I like this idea, because real, grown-up love, carries no self-righteousness or possessiveness. It is about vulnerability, yes, and trust and service. It is about finding what Bill Plotkin calls our “delivery system” to serve the world, and having a sense of nurturing gladness for others, when they find theirs. It is not about quick solutions... it is about intimacy.
Most initiation rituals into adulthood, throughout history, have had something to do with fasting, and then upon arriving back (across the threshold), something to do with serving food to your people, before you break your own fast. It delivered the message that now is the time to be in service to the whole. (And that includes the future.)
To live in a grown up state of abundance is to recapitulate into a new kind of oneness with our planet.
It is about learning to mimic the way she gives.
In other words, there is a distinct difference between living in consumption, and living in abundance. We are behaving like our childhood gets to go on forever. It doesn’t.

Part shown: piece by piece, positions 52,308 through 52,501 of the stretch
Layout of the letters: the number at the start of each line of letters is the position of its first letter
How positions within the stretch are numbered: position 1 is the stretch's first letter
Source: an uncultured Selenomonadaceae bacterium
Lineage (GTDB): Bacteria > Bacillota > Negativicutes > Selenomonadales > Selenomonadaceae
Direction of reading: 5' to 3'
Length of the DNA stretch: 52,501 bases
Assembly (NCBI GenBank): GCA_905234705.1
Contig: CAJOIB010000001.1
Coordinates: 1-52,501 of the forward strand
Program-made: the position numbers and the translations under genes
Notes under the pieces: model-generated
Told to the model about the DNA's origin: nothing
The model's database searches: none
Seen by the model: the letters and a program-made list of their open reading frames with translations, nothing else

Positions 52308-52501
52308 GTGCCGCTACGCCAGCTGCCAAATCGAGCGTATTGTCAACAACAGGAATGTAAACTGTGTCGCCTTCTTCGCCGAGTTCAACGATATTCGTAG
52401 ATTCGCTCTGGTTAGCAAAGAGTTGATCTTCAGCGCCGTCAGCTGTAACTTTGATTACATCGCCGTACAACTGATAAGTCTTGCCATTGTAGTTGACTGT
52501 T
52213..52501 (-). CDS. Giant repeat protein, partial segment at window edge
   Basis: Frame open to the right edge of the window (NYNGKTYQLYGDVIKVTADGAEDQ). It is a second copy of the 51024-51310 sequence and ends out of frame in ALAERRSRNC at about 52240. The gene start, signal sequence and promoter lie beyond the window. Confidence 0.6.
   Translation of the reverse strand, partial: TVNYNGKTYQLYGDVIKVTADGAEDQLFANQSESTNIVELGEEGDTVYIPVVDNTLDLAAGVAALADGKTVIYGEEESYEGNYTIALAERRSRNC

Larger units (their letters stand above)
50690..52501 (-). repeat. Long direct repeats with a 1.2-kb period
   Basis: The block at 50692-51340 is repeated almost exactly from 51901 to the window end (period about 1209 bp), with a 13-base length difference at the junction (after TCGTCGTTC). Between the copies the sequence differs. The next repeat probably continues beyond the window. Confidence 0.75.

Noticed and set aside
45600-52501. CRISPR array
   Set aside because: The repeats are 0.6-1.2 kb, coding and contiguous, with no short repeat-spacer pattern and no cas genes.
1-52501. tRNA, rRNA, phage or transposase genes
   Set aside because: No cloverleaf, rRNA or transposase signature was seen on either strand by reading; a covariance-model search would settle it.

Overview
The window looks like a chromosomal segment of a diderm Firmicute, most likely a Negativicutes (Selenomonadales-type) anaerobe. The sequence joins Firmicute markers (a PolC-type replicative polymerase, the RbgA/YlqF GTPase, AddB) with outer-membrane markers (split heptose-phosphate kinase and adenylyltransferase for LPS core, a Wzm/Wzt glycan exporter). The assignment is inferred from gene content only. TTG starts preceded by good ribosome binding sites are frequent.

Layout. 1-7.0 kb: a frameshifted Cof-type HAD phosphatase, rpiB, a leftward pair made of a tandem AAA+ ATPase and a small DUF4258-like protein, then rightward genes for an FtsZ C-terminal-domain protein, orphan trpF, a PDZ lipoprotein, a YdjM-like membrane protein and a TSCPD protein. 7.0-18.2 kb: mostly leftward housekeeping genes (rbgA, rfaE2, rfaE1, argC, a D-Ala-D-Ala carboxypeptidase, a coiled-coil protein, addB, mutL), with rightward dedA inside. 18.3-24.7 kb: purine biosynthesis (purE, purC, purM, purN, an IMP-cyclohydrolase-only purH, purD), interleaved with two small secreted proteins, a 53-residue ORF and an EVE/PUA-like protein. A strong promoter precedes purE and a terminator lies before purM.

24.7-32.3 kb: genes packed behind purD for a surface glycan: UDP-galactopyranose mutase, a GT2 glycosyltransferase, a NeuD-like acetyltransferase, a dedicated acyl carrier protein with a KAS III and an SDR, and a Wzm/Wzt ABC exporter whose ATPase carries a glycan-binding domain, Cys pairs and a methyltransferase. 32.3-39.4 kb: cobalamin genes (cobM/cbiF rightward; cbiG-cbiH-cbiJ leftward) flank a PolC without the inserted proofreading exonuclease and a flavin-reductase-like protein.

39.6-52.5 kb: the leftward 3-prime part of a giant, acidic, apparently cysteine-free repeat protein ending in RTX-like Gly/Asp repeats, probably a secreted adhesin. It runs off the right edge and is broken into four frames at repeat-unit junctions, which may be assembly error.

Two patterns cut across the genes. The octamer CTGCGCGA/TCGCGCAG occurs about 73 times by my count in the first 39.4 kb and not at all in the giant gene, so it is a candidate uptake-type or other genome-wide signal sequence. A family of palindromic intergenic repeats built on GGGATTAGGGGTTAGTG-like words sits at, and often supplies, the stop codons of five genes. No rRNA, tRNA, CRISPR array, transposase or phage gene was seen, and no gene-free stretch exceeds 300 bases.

We are a part of the life/death cycle, and to live abundantly here, is to savor, and to nurture, and care for each other, and our beautiful Lover Earth, and to pass back into her, as one of her dear companions.
Hoarding, or not knowing how to share, and saying “mine!” is part of building ego in early childhood, and with tender guidance, children learn that there is enough to go around. But it also depends on the system in which they are guided. To survive, the system we are in, desperately needs us to remain overgrown tantrum throwers. To continue, it needs us to be abdicators of responsibility.
As Iroquois Peacekeeper Oren Lyons says, "The Bill of Rights should have been the Bill of Responsibility."
How terrible that at the very time when the people’s story has reached the end of adolescence, we’ve almost all but lost memory of initiatory rites. We don’t know how to let this chapter die.
Anyway... this is why I choose to build my store within the gift economy… taking it to the symbolic level, and to the very brink of a sort of wild abandon… similar to a squash plant reaching out in every direction, recklessly offering sustenance. Modelled after the self-emptying path. And foolishly trusting that the wider ecosystem that surrounds me, and that I'm a part of, is also joining in the cacophonous throng of life.
May life live on.
Alana Levandoski is a song and chant writer, recording artist and music producer, in the Christian tradition, who lives with her family on a regenerative farm on the Canadian prairies.